JUPITER, Fla. – Lexington, Ky., 2013 right-hander Clinton Hollon offers a reasonable explanation as to why he chose to be at this week’s Perfect Game WWBA World Championship while skipping the WWBA Underclass World Championship in Fort Myers two weeks ago.
Hollon, a 6-foot-1, 190-pound junior at Woodford County High School, performed for the Kentucky Baseball Club as a high school sophomore at last year’s WWBA Underclass World Championship. He has since committed to his hometown school, the University of Kentucky, and just felt it was time to get in front of some different people.
“I went to Fort Myers last year for (the WWBA Underclass World Championship) and that’s where I should have been this year, but I decided to come to this,” Hollon said Thursday afternoon before the Kentucky Baseball Club’s WWBA World opener against the Red Sox Scout Team/Elite Squad.
“Having already committed to UK I figured I should go ahead and try to get in front of some ‘pro’ eyes and try to get my name out there a little bit.”
Hollon’s name and powerful right arm are already out there. He comes into the WWBA World Championship as the No. 2-ranked overall national prospect in his class and the No. 1-ranked right-handed pitching prospect.
Somewhere in the neighborhood of 50 golf carts carrying scouts from just about every Major League team formed a half circle around Field 6 at the Roger Dean Complex to watch Hollon and several other top prospects in Thursday’s game. When Hollon came in to pitch about midway through, he immediately reached 95 mph on a radar gun held up from a tower at a fair distance from home plate.
Before pitching, Hollon spoke about experiencing the Jupiter event for the first time.
“I’m ready for it,” he said. “There are supposed to be a lot of good players here and everything, so hopefully I’ll get to showcase my talent a little bit and impress all the scouts a little bit.
“But it is a little bit more than I expected,” he admitted. “I’ll definitely have some butterflies and definitely some adrenaline pumping, but hopefully it will all work in my favor and not against me today.”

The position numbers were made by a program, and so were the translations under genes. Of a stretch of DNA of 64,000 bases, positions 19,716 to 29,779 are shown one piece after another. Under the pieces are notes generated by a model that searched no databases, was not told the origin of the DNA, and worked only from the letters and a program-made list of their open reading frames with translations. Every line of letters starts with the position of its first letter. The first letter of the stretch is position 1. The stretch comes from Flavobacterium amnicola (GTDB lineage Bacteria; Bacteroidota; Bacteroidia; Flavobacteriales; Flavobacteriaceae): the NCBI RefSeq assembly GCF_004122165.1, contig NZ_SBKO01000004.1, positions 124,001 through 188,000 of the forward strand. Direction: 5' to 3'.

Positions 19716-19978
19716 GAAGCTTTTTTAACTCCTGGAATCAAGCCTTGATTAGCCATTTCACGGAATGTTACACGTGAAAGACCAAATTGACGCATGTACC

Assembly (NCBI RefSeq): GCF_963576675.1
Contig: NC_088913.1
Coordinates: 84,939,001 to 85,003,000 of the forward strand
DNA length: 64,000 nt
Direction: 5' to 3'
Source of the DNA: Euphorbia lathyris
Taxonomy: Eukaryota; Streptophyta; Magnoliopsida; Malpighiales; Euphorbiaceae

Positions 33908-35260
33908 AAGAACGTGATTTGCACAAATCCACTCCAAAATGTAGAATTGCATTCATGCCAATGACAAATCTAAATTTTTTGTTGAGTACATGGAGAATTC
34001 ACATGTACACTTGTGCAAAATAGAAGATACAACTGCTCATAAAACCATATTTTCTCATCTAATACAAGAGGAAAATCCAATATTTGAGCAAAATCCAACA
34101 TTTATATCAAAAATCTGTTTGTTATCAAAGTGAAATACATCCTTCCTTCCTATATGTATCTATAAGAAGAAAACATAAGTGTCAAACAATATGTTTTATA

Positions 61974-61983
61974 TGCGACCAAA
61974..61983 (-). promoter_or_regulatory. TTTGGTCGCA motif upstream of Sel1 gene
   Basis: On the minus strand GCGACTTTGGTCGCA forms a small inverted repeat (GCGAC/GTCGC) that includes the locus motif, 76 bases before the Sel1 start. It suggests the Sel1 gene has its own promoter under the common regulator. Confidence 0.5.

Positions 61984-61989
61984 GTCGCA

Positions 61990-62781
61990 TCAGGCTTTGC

The scouts watching his every move won’t affect his performance this weekend, he vowed.
“I’ve never really had a problem with it,” Hollon said. “The first couple of times I was a little nervous but now it’s just like playing baseball; it’s a part of it.”
Hollon said it was his mother, Karen, who started him playing baseball as a 4-year-old, although his father, Dwayne, also provided encouragement despite a football background. Hollon dabbled in football and basketball as a youngster, but now is strictly a baseball guy.
“I’d still like to play football but I don’t want to get hurt,” he said. “Basketball, now, I’m awful at it. I can do everything but dribble and that’s the biggest part.”
Hollon said he was always told that he had above-average arm strength but things really started to click for him in the summer of 2009, right before his freshman year in high school. He started attending Perfect Game events in 2010, which included the appearance at the WWBA Underclass World Championship and other WWBA tournaments with the Kentucky Baseball Club.
In June, he performed at the PG Junior National Showcase in Fort Myers where his fastball reached 91 mph, but reached 97 mph at a PG event since that outing.
The Perfect Game scouting report from August’s Ohio Valley Showcase in Lexington had this to say about Hollon:
“Hollon has emerged as one of the premier pitching prospects in the nation over the past year and has shown impressive progress over that time. (He) showed good command of his fastball, living at 92-94 mph with good run and sinking action. Hollon throws four high level present pitches from a smooth low effort delivery with a chance to develop four plus pitches.”
In choosing to stay home and attend UK, Holland offered a little something more about his personality away from baseball.
“It’s a great school and it’s SEC baseball; you can’t be anywhere better than that,” Hollon said, “and I’m a homebody, I’ll have to admit. I like to be at least close to home, even if I’m not at my house in Lexington. I like knowing I can go there if I have to.
“That played into it a lot – I’m a little bit of a mama’s boy, too.”
Hollon still has more than a year-and-a-half of high school time remaining before he’ll move over to the UK campus. And, of course, there’s always a chance the 2013 MLB draft may have to be factored into any discussion regarding Hollon’s future.
For now, he can look forward to the spotlight shining on him and the scouts gathering around him at many more PG events. He wouldn’t miss the PG experience for the world.
“(The events are) a lot of help because they open my eyes to the fact that I’m not the only one who can do what I do. There are a lot of other kids out here who are just as good as me,” Hollon said. “It keeps me working hard and I just can’t say that I’m topped out and that I’m as good as I’m ever going to be.
“And then with all the scouts and everything, it’s always helpful to come out here and see them and get your name out there.”